Arianna Huffington says Uber CEO Travis Kalanick has started meditating

An Uber executive obtained the medical records of a rape victim in India, according to a report.

The Uber executive at the center of the report, Eric Alexander, served as the company's president of business in Asia Pacific. Those priorities also led to widespread sexual harassment, much of which wasn't acted upon by the company until yesterday when a probe led to the firing of over 20 employees.

When Recode asked Uber if Alexander was among the group that was let go, a spokesperson said he still employed at the company.

The incident involves a 26-year-old female passenger who was assaulted and raped during a ride in Delhi in late 2014.

In the weeks after the Delhi rape incident, and after the Uber driver was given a life sentence, Uber India head Amit Jain issued a number of public apologies.

Both news outlets understand that Alexander, CEO Travis Kalanick and senior business VP Emil Michael weren't sure that the rape claim was completely authentic.

Perkins Coie investigated 215 staff complaints going back as far as 2012, Uber said, taking action in 58 cases and no action on 100 more. The expansive workplace report concluded last week, a month behind schedule, when Holder's team presented its findings to a three-person subcommittee of Uber's board of directors. The tech giant dismissed 20 employees this week after an internal investigation surrounding complaints around discrimination, sexual harassment, bullying and retaliation. We've reached to Uber on this and will update once we hear back. According to the website, he went to India to investigate, though it is not clear if he did this of his own volition or was directed to do so. "We seek to make Uber a just workplace FOR EVERYONE and there can be absolutely no place for this kind of behavior at Uber ― and anyone who behaves this way or thinks this is OK will be fired".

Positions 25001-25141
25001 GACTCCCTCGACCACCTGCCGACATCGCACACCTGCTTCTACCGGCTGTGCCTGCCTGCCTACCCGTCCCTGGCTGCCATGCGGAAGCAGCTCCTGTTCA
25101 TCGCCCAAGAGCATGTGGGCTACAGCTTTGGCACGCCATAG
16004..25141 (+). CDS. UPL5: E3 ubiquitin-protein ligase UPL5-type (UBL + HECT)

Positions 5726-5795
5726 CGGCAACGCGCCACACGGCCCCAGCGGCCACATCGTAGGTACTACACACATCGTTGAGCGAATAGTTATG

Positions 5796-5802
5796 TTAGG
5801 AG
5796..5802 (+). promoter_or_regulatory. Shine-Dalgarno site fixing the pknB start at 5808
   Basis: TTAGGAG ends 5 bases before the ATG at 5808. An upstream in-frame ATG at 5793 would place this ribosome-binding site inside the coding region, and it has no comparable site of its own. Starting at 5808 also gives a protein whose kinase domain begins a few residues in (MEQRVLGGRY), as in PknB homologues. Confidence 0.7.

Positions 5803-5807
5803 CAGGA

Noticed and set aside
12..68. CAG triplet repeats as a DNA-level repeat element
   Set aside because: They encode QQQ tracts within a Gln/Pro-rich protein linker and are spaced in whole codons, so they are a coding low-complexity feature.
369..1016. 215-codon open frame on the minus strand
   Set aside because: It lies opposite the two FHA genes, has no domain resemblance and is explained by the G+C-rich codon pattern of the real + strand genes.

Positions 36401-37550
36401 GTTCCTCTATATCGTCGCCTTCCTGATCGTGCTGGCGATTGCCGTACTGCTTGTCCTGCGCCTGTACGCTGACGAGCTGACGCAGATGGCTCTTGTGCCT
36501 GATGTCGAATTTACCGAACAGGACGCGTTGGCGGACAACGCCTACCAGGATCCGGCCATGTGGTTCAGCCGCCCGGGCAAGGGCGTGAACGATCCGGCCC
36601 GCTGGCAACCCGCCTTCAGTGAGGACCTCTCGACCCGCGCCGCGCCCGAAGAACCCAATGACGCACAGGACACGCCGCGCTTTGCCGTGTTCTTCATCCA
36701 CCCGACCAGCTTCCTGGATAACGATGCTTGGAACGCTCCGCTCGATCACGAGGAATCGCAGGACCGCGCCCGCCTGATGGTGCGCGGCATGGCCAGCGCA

After obtaining the medical records, however, Alexander "brought the files to Kalanick and Michael [Emil Michael, SVP], who read them", Recode notes, quoting unidentified sources. "Travis never should have looked at the report and he should have fired him immediately", one executive told Recode.

According to the report, "Alexander carried around the document for about a year before other executives - presumably the legal department - obtained the report and destroyed his copy, according to the sources". In the last few months, exits have included VP of finance Gautam Gupta, president Jeff Jones - who was at the company for less than a year - and Anthony Levandowski, an exec at the center of Uber's battle with Google over stolen self-driving auto technology.

  • Zachary Reyes